Capital Plan May Force Hard Choice at Big Banks

By Steven Sloan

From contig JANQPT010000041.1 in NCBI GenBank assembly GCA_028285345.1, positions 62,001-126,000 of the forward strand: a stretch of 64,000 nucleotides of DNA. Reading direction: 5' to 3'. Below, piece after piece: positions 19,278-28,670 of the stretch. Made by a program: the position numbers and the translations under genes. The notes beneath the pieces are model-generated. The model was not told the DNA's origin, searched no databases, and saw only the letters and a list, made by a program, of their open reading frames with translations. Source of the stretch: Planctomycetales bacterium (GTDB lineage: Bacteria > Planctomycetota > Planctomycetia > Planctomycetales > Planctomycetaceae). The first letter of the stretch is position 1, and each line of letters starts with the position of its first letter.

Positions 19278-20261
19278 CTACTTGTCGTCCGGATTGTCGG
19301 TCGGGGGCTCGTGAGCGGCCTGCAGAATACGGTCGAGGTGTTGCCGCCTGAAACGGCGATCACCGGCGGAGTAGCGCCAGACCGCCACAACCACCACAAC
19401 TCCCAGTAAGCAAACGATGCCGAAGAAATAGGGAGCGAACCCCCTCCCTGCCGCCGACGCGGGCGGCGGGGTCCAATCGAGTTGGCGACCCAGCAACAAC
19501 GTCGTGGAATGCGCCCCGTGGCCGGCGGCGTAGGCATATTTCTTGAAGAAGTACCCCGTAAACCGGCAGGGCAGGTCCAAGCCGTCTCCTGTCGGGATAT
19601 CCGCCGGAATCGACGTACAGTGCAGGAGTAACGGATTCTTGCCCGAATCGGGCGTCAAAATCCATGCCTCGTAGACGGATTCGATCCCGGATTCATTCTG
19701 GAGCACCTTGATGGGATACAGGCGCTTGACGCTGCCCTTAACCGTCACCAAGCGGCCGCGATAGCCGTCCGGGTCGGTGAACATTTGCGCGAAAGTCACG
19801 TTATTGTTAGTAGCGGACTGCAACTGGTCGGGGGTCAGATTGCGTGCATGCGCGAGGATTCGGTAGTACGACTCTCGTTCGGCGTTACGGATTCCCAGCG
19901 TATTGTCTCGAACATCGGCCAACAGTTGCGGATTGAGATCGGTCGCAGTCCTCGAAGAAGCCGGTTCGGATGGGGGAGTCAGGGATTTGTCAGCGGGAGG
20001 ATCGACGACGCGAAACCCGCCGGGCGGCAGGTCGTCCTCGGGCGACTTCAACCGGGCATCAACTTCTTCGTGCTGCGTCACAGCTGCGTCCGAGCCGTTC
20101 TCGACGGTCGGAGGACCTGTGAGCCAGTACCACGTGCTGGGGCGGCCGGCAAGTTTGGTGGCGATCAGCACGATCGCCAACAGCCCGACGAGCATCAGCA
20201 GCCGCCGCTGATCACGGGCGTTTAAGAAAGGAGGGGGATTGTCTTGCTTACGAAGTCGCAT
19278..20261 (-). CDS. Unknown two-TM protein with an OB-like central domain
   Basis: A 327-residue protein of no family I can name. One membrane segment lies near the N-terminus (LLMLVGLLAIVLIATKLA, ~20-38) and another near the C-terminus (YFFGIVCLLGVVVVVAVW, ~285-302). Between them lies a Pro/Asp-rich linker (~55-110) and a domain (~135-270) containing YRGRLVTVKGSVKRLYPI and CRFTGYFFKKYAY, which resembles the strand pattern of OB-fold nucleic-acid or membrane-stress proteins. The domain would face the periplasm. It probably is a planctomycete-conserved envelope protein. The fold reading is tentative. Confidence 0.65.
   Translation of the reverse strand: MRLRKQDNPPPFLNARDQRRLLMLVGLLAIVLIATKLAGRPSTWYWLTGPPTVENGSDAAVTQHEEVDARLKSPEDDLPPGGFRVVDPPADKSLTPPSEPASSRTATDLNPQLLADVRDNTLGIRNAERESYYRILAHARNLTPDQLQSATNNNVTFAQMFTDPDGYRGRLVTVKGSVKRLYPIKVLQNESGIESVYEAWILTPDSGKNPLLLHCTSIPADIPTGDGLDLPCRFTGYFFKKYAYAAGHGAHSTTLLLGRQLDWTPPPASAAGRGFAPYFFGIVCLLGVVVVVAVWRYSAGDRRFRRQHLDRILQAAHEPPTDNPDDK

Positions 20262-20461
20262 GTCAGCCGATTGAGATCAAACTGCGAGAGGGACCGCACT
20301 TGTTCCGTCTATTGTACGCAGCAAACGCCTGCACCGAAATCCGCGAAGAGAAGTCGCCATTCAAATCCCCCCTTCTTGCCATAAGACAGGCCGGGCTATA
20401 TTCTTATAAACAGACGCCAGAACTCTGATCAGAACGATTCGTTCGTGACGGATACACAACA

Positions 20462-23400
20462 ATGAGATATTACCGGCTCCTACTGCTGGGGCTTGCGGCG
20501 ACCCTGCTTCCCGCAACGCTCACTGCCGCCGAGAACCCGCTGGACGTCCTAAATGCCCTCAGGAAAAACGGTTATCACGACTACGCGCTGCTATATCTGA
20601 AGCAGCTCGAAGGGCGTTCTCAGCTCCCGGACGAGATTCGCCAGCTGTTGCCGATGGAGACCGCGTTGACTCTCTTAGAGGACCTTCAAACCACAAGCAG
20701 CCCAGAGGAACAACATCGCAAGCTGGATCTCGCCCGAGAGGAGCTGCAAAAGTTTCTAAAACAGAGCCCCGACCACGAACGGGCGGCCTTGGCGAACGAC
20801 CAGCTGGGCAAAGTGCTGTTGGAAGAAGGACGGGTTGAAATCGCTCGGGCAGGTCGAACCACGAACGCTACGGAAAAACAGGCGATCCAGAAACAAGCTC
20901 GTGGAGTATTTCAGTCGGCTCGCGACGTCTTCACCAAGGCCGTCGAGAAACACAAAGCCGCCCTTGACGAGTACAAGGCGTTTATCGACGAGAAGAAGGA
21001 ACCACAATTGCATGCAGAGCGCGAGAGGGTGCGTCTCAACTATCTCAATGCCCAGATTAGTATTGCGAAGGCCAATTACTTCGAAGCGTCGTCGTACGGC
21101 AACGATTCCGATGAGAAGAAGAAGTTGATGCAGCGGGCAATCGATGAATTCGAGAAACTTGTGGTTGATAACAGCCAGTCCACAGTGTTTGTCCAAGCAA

A Treasury Department proposal to raise capital requirements for all banks could give some large institutions an incentive to walk away from their investment banking units. Ahead of a weekend meeting with the Group of 20 finance ministers, the Treasury released a framework for reforming domestic and international capital rules that would require set-asides for, among other activities, proprietary trading and other securities lending and borrowing that are staples of investment banking. The plan could force large banking companies, such as Bank of America Corp., which bought Merrill Lynch & Co. on Jan. 1, to rethink keeping their investment banking units, observers said. “That’s exactly the strategic decision that would have to be made,” said Karen Shaw Petrou, the managing director of Federal Financial Analytics Inc. “Is the low-cost core funding provided through a banking charter worth the far higher prudential and regulatory requirements?” “The administration posits the capital framework in part on the grounds that systemic risk regulation would catch any nonbank,” Petrou said. “But what would that mean? What would its capital requirement be? It would just be ‘tough’?”

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